61 The Liver Hematological Regulation Largest blood reservoir in the body
Receives 25% of cardiac output Copyright © 2009 Pearson Education, Inc., publishing as Pearson Benjamin Cummings

62 The Liver Functions of Hematological Regulation
Phagocytosis and antigen presentation Synthesis of plasma proteins Removal of circulating hormones Removal of antibodies Removal or storage of toxins Synthesis and secretion of bile Copyright © 2009 Pearson Education, Inc., publishing as Pearson Benjamin Cummings

63 The Liver The Functions of Bile Dietary lipids are not water soluble
Mechanical processing in stomach creates large drops containing lipids Pancreatic lipase is not lipid soluble Interacts only at surface of lipid droplet Bile salts break droplets apart (emulsification) Increases surface area exposed to enzymatic attack Creates tiny emulsion droplets coated with bile salts Copyright © 2009 Pearson Education, Inc., publishing as Pearson Benjamin Cummings

64 The Gallbladder Is a pear-shaped, muscular sac
Stores and concentrates bile prior to excretion into small intestine Is located in the fossa on the posterior surface of the liver’s right lobe Copyright © 2009 Pearson Education, Inc., publishing as Pearson Benjamin Cummings

65 The Gallbladder The Cystic Duct Extends from gallbladder
Union with common hepatic duct forms common bile duct Copyright © 2009 Pearson Education, Inc., publishing as Pearson Benjamin Cummings

66 The Gallbladder Functions of the Gallbladder Stores bile
Releases bile into duodenum, but only under stimulation of hormone cholecystokinin (CCK) CCK Hepatopancreatic sphincter remains closed Bile exiting liver in common hepatic duct cannot flow through common bile duct into duodenum Bile enters cystic duct and is stored in gallbladder Copyright © 2009 Pearson Education, Inc., publishing as Pearson Benjamin Cummings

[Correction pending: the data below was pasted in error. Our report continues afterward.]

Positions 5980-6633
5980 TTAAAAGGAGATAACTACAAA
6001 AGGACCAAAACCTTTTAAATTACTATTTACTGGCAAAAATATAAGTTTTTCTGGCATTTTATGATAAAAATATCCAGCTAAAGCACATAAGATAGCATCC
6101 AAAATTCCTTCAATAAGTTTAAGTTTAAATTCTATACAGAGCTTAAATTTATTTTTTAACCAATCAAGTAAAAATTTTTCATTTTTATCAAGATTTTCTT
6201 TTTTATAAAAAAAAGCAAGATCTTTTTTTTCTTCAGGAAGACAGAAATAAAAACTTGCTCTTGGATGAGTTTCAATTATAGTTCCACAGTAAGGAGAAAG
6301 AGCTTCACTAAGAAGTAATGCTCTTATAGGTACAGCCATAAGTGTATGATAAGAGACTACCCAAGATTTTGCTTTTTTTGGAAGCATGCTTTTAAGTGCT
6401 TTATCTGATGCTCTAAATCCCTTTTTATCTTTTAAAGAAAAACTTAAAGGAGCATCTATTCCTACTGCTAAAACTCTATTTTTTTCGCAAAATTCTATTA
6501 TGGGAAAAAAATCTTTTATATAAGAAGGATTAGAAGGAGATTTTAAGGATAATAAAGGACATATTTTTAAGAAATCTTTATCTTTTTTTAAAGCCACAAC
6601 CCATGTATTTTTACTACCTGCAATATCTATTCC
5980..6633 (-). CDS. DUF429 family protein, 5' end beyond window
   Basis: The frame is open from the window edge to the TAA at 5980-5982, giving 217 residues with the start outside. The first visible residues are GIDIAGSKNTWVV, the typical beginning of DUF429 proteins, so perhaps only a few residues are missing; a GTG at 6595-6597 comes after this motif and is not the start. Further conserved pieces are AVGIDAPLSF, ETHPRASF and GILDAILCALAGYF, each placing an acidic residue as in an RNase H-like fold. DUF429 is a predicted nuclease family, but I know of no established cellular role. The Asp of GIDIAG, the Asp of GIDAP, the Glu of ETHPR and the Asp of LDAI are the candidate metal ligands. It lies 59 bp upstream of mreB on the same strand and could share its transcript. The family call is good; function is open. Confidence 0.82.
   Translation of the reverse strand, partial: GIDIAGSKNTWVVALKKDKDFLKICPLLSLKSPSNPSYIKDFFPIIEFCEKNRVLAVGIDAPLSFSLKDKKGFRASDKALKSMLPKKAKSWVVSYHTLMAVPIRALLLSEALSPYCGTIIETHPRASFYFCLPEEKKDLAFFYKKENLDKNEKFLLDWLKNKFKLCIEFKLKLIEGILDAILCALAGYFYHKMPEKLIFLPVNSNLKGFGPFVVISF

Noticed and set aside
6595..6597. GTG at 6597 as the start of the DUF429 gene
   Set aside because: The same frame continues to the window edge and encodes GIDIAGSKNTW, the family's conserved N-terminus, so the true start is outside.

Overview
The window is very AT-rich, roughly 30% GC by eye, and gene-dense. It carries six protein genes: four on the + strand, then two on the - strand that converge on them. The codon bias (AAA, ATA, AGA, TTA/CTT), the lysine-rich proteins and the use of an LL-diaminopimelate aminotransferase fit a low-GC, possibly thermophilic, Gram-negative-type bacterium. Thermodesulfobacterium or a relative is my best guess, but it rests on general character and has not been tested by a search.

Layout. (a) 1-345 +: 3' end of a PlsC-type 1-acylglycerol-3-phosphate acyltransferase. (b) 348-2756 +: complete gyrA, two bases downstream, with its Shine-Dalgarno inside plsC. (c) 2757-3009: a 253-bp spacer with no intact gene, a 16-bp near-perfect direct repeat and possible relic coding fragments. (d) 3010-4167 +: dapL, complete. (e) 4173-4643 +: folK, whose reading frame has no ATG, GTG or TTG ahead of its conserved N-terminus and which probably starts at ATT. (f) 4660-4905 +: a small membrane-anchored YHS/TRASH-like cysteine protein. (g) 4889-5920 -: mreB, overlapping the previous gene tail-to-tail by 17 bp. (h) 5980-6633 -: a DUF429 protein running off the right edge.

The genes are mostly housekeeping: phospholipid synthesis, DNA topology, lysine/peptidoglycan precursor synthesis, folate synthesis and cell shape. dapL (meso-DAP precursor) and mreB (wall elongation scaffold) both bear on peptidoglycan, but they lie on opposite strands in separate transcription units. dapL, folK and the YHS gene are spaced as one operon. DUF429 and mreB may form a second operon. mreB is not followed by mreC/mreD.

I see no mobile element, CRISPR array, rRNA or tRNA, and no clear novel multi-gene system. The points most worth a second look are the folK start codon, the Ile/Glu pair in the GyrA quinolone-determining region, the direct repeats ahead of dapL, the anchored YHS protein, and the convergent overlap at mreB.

67 The Gallbladder Physiology of the Gallbladder
Full gallbladder contains 40–70 mL bile Bile composition gradually changes in gallbladder Water is absorbed Bile salts and solutes become concentrated Copyright © 2009 Pearson Education, Inc., publishing as Pearson Benjamin Cummings

68 Coordination of Secretion and Absorption
Intestinal Absorption It takes about 5 hours for materials to pass from duodenum to end of ileum Movements of the mucosa increases absorptive effectiveness Stir and mix intestinal contents Constantly change environment around epithelial cells Copyright © 2009 Pearson Education, Inc., publishing as Pearson Benjamin Cummings

69 The Large Intestine Is horseshoe shaped
Extends from end of ileum to anus Lies inferior to stomach and liver Frames the small intestine Also called large bowel Is about 1.5 meters (4.9 ft) long and 7.5 cm (3 in.) wide Copyright © 2009 Pearson Education, Inc., publishing as Pearson Benjamin Cummings

70 The Large Intestine Functions of the Large Intestine
Reabsorption of water Compaction of intestinal contents into feces Absorption of important vitamins produced by bacteria Storage of fecal material prior to defecation Copyright © 2009 Pearson Education, Inc., publishing as Pearson Benjamin Cummings

71 The Large Intestine Parts of the Large Intestine Cecum: Colon: Rectum:
The pouchlike first portion Colon: The largest portion Rectum: The last 15 cm (6 in.) of digestive tract Copyright © 2009 Pearson Education, Inc., publishing as Pearson Benjamin Cummings

72 The Large Intestine The Cecum Is an expanded pouch
Receives material arriving from the ileum Stores materials and begins compaction Copyright © 2009 Pearson Education, Inc., publishing as Pearson Benjamin Cummings

73 The Large Intestine Appendix Also called vermiform appendix
Is a slender, hollow appendage about 9 cm (3.6 in.) long Is dominated by lymphoid nodules (a lymphoid organ) Is attached to posteromedial surface of cecum Mesoappendix connects appendix to ileum and cecum Copyright © 2009 Pearson Education, Inc., publishing as Pearson Benjamin Cummings

74 The Large Intestine The Colon
Has a larger diameter and thinner wall than small intestine The wall of the colon Forms a series of pouches (haustra) Haustra permit expansion and elongation of colon Copyright © 2009 Pearson Education, Inc., publishing as Pearson Benjamin Cummings

75 The Large Intestine Colon Muscles
Three longitudinal bands of smooth muscle (taeniae coli) Run along outer surfaces of colon Deep to the serosa Similar to outer layer of muscularis externa Muscle tone in taeniae coli creates the haustra Copyright © 2009 Pearson Education, Inc., publishing as Pearson Benjamin Cummings

76 The Large Intestine Ascending Colon Transverse Colon